In an embodiment, the described methodology may be used as a diagnostic tool for the overall network's load balancing performance. For example, it may provide insight into whether there are shops operating on low load conditions during a period of time, or whether a certain print shop is capable of absorbing the workload of another print shop.
FIG. 6 depicts a block diagram of hardware that may be used to contain or implement program instructions. A bus 600 serves as the main information highway interconnecting the other illustrated components of the hardware. CPU 605 is the central processing unit of the system, performing calculations and logic operations required to execute a program. CPU 605, alone or in conjunction with one or more of the other elements disclosed in FIG. 6, is an example of a production device, computing device or processor as such terms are used within this disclosure. Read only memory (ROM) 610 and random access memory (RAM) 615 constitute examples of non-transitory computer-readable storage media.
A controller 620 interfaces with one or more optional non-transitory computer-readable storage media 625 to the system bus 600. These storage media 625 may include, for example, an external or internal DVD drive, a CD ROM drive, a hard drive, flash memory, a USB drive or the like. As indicated previously, these various drives and controllers are optional devices.
Program instructions, software or interactive modules for providing the interface and performing any querying or analysis associated with one or more data sets may be stored in the ROM 610 and/or the RAM 615. Optionally, the program instructions may be stored on a tangible, non-transitory computer-readable medium such as a compact disk, a digital disk, flash memory, a memory card, a USB drive, an optical disc storage medium and/or other recording medium.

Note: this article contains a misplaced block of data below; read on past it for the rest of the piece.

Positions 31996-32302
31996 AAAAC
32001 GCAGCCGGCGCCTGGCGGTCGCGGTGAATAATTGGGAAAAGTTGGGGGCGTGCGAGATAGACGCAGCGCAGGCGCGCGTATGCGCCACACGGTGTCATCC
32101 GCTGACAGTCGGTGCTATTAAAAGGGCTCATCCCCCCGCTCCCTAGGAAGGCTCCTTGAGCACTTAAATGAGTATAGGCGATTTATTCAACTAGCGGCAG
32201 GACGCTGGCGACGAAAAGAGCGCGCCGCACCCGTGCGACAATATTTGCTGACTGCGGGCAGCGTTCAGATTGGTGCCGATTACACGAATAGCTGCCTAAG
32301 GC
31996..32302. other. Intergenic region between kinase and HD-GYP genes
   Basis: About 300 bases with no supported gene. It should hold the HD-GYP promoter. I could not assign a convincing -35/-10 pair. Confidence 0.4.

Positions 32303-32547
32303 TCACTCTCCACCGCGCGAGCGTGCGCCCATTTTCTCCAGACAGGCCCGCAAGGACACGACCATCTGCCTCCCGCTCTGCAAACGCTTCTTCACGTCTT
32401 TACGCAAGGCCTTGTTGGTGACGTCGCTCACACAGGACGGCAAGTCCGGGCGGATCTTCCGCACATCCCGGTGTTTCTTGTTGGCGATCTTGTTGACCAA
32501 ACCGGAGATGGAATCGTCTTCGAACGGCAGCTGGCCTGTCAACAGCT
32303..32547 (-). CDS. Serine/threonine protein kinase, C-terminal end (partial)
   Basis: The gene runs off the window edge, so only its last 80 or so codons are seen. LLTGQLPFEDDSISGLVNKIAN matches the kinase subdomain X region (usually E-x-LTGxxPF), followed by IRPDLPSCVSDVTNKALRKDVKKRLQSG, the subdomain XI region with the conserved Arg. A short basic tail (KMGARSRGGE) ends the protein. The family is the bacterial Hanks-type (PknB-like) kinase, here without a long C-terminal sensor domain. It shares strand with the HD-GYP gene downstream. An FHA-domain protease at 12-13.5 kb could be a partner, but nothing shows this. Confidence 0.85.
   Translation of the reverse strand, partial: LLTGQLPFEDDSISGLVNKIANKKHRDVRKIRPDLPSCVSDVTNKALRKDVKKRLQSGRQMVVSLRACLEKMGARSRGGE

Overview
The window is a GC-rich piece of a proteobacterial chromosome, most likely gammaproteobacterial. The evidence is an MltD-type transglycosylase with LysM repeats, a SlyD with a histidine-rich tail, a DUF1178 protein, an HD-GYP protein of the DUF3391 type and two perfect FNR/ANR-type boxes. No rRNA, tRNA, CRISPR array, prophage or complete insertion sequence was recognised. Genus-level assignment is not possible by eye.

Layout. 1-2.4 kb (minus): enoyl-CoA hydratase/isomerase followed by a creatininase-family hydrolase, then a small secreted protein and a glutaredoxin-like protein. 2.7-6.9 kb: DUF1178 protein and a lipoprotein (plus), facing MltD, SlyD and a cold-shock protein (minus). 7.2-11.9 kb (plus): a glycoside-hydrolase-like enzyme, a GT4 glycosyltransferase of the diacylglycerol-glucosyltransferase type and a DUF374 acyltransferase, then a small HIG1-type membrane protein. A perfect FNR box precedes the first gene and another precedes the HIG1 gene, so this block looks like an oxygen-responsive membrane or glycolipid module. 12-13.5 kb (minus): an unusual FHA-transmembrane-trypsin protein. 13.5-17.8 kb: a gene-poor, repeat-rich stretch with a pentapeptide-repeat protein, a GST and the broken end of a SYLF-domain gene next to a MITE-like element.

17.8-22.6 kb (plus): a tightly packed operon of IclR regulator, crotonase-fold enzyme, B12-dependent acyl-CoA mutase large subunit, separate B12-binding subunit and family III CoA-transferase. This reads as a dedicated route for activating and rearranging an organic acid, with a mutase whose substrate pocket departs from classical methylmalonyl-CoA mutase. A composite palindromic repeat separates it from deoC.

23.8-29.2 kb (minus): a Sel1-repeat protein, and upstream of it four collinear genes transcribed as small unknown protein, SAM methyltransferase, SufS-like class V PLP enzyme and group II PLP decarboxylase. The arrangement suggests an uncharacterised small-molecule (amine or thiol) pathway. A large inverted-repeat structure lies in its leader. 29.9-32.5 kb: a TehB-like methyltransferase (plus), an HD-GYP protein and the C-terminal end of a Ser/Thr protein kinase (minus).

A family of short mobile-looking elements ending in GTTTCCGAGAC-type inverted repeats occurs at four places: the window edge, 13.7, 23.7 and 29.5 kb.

An optional display interface 630 may permit information from the bus 600 to be displayed on the display 635 in audio, visual, graphic or alphanumeric format. Communication with external devices, such as a printing device, may occur using various communication ports 640. A communication port 640 may be attached to a communications network, such as the Internet or an intranet.
The hardware may also include an interface 645 which allows for receipt of data from input devices such as a keyboard 650 or other input device 655 such as a mouse, a joystick, a touch screen, a remote control, a pointing device, a video input device and/or an audio input device.
It will be appreciated that the various above-disclosed and other features and functions, or alternatives thereof, may be desirably combined into many other different systems or applications or combinations of systems and applications. Also that various presently unforeseen or unanticipated alternatives, modifications, variations or improvements therein may be subsequently made by those skilled in the art which are also intended to be encompassed by the following claims.

Claims (14)

What is claimed is:
1. A system for performing queue-based routing of print jobs in a multi-site print production environment, the system comprising:
an electronic dispatch system comprising a scheduling queue, at least one processor and a non-transitory computer-readable storage medium, wherein the non-transitory computer-readable storage medium comprises one or more programming instructions that, when executed, cause the processor to:
receive a plurality of print jobs from one or more client computing devices, wherein each print job is associated with a completion deadline,
store the received print jobs in the scheduling queue,
identify one or more print shops in communication with the electronic dispatch system,
select a set of print jobs from the scheduling queue that are to be assigned to the print shops for completion,
generate a feasibility matrix for the selected print jobs, wherein the feasibility matrix indicates, for each selected print job, one or more of the print shops that are able to process the print job and satisfy the corresponding completion deadline,